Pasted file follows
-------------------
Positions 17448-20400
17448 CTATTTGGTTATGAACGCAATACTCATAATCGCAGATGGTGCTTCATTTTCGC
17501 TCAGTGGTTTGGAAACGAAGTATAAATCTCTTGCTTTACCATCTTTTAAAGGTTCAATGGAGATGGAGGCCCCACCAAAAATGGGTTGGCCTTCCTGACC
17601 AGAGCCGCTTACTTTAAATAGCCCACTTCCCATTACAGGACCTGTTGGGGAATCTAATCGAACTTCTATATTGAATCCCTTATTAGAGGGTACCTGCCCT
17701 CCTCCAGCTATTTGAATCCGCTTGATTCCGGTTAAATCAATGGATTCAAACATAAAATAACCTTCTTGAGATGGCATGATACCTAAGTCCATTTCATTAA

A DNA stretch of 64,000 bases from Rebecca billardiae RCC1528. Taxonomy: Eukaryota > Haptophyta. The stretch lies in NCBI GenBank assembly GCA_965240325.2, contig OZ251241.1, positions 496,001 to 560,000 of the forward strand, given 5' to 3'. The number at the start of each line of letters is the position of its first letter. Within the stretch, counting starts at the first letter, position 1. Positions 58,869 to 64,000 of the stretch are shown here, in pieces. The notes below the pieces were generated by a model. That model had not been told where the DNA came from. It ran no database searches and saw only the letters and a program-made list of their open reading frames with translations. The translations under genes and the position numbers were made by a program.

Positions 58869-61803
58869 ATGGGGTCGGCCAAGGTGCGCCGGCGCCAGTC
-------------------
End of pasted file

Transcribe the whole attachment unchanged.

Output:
Positions 17448-20400
17448 CTATTTGGTTATGAACGCAATACTCATAATCGCAGATGGTGCTTCATTTTCGC
17501 TCAGTGGTTTGGAAACGAAGTATAAATCTCTTGCTTTACCATCTTTTAAAGGTTCAATGGAGATGGAGGCCCCACCAAAAATGGGTTGGCCTTCCTGACC
17601 AGAGCCGCTTACTTTAAATAGCCCACTTCCCATTACAGGACCTGTTGGGGAATCTAATCGAACTTCTATATTGAATCCCTTATTAGAGGGTACCTGCCCT
17701 CCTCCAGCTATTTGAATCCGCTTGATTCCGGTTAAATCAATGGATTCAAACATAAAATAACCTTCTTGAGATGGCATGATACCTAAGTCCATTTCATTAA

A DNA stretch of 64,000 bases from Rebecca billardiae RCC1528. Taxonomy: Eukaryota > Haptophyta. The stretch lies in NCBI GenBank assembly GCA_965240325.2, contig OZ251241.1, positions 496,001 to 560,000 of the forward strand, given 5' to 3'. The number at the start of each line of letters is the position of its first letter. Within the stretch, counting starts at the first letter, position 1. Positions 58,869 to 64,000 of the stretch are shown here, in pieces. The notes below the pieces were generated by a model. That model had not been told where the DNA came from. It ran no database searches and saw only the letters and a program-made list of their open reading frames with translations. The translations under genes and the position numbers were made by a program.

Positions 58869-61803
58869 ATGGGGTCGGCCAAGGTGCGCCGGCGCCAGTC